Here at the Police Department, and throughout all of the departments in the City of Grand Junction, we frequently field questions from the public regarding a whole host of issues. To help let you know what is going on in your local government, the City of Grand Junction regularly prints articles titled “We’re Glad You Asked” in the Daily Sentinel and posts those same articles on the City’s website.
The most recent “We’re Glad You Asked” article answers questions from the public regarding traffic enforcement. Here’s how we answered those questions:
Why do City police officers spend time on traffic enforcement? Don’t they have better things to do?
For all of the great proactive and community-oriented policing programs that we conduct, the fact remains that the fundamental duty of a police department is to enforce the law. That contrasts sharply with a fundamental trait of all of us as human beings…none of us appreciates being told what we can and can’t do and none of us wants to suffer the equivalent of a ‘scolding’ from the very government that we support with our tax dollars.
Therein lies the crux of the frustration, and perhaps the conflicted opinions, that many of us feel about the topic of Traffic Enforcement. When someone speeds by us in what we consider to be an irresponsible and dangerous manner, we wish there was a police officer nearby to enforce the law. When we have just received a traffic ticket however, it is not uncommon to think that the police were petty in their enforcement, or to wonder why they “don’t have something better to do.”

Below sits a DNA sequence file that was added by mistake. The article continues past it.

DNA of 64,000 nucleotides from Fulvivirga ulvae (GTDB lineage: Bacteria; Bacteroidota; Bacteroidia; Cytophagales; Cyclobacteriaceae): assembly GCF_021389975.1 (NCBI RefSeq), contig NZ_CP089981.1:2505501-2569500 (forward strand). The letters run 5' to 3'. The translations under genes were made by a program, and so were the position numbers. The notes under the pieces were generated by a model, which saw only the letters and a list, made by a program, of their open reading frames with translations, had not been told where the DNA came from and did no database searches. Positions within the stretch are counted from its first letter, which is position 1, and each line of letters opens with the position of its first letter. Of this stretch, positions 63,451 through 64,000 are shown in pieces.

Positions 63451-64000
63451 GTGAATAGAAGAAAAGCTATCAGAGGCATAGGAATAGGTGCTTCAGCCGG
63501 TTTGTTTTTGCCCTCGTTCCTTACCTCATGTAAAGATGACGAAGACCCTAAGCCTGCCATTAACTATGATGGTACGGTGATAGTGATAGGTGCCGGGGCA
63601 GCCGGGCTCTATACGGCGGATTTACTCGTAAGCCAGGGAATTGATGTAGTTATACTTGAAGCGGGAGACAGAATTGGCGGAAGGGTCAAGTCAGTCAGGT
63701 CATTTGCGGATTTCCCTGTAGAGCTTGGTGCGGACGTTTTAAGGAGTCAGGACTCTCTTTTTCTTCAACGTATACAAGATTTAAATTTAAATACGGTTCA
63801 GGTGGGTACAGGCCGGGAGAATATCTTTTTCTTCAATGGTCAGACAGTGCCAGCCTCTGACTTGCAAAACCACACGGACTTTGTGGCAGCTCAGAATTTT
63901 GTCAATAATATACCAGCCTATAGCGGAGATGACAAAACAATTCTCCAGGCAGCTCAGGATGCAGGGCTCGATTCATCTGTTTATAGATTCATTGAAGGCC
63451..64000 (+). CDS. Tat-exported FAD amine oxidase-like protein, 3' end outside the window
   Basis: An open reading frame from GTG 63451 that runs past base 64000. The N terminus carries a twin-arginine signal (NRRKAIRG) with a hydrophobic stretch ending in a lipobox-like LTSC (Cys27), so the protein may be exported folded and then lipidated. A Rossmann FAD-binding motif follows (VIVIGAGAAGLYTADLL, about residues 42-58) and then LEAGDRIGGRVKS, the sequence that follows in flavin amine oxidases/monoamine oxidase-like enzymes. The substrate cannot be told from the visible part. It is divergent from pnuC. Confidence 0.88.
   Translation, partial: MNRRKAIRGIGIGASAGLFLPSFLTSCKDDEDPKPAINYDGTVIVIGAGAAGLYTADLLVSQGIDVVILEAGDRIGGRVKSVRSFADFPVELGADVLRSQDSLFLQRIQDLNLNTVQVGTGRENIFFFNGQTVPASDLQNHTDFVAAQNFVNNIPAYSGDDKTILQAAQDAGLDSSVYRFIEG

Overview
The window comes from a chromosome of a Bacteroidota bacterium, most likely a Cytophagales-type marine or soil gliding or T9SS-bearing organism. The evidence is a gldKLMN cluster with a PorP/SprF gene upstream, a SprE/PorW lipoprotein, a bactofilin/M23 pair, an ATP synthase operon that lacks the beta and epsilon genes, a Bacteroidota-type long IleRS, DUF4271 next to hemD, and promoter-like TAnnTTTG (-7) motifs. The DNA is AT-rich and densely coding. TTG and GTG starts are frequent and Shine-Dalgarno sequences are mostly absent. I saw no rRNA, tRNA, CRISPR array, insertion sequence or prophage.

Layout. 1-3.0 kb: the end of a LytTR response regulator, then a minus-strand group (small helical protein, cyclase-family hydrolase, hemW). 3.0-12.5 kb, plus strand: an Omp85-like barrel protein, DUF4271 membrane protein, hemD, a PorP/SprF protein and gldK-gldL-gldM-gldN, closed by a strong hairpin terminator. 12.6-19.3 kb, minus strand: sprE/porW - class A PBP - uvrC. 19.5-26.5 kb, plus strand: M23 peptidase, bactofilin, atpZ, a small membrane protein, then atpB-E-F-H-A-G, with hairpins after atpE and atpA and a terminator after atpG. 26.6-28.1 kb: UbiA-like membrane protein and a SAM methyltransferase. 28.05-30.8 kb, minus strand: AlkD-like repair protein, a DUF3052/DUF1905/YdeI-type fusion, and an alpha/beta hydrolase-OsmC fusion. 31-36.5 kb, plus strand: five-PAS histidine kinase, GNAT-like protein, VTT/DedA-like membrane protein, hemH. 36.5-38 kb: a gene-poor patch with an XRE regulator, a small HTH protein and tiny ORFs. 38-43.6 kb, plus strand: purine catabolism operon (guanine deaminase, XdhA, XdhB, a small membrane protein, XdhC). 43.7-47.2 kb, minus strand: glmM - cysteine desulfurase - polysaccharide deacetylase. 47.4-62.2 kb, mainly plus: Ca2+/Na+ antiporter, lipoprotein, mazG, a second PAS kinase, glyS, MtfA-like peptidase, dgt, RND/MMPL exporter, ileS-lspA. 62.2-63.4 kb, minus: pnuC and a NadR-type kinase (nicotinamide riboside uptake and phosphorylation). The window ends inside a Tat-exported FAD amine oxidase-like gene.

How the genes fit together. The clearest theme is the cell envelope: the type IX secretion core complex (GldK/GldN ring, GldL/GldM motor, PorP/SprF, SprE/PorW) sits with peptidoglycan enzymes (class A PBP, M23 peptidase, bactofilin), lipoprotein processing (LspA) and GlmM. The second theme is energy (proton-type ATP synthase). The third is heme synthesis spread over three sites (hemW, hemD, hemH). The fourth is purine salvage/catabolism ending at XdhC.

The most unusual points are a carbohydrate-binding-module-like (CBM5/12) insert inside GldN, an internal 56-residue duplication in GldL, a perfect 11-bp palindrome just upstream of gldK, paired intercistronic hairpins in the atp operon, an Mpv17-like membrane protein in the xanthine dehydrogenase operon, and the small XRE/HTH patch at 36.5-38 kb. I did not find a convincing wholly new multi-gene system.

We are often asked why we do traffic enforcement, and the simple answer is that it works. Our streets are safer and lives are protected when we conduct such enforcement. Traffic Enforcement has increased in 2010, and during that same time period traffic accidents are down over 11%, with injury accidents down nearly 17%.
Despite a common misperception, traffic enforcement activities are not conducted to increase tax revenue. Obviously traffic enforcement does generate some revenue for the City, in fact nearly $750,000 each year. Although that may sound like a large number, it represents less than one percent of the City’s general fund revenues.
We base our traffic enforcement efforts on two main factors. First, we respond to complaints from citizens regarding areas of the city that they feel are in need of additional attention. We get many complaints, for example, of speeding through school zones or ‘running’ red turn arrows at various spots in the city. When we receive such complaints, we conduct enforcement activity not only to assess for ourselves the extent of the problem, but also to have a visible presence that we know through experience has the effect of improving compliance in those areas.
Second, we regularly analyze the streets and intersections that generate the most traffic accidents, and therefore present the most danger to our citizens. We ‘dig down’ to determine what violations most frequently resulted in those accidents, and then pattern our enforcement efforts to address those violations.
None of us likes the experience of seeing red and blue lights in our rearview mirror, especially when followed by the sinking realization that a summons is about to be issued. We immediately worry about the cost of the ticket, what our family is going to think, or what the inevitable effect is going to be on our insurance rates. Unfortunately though, traffic enforcement is about the only tool available to us that has a deterrent effect on future unlawful driving behavior, and it clearly has an impact on reducing accidents and injuries in our community.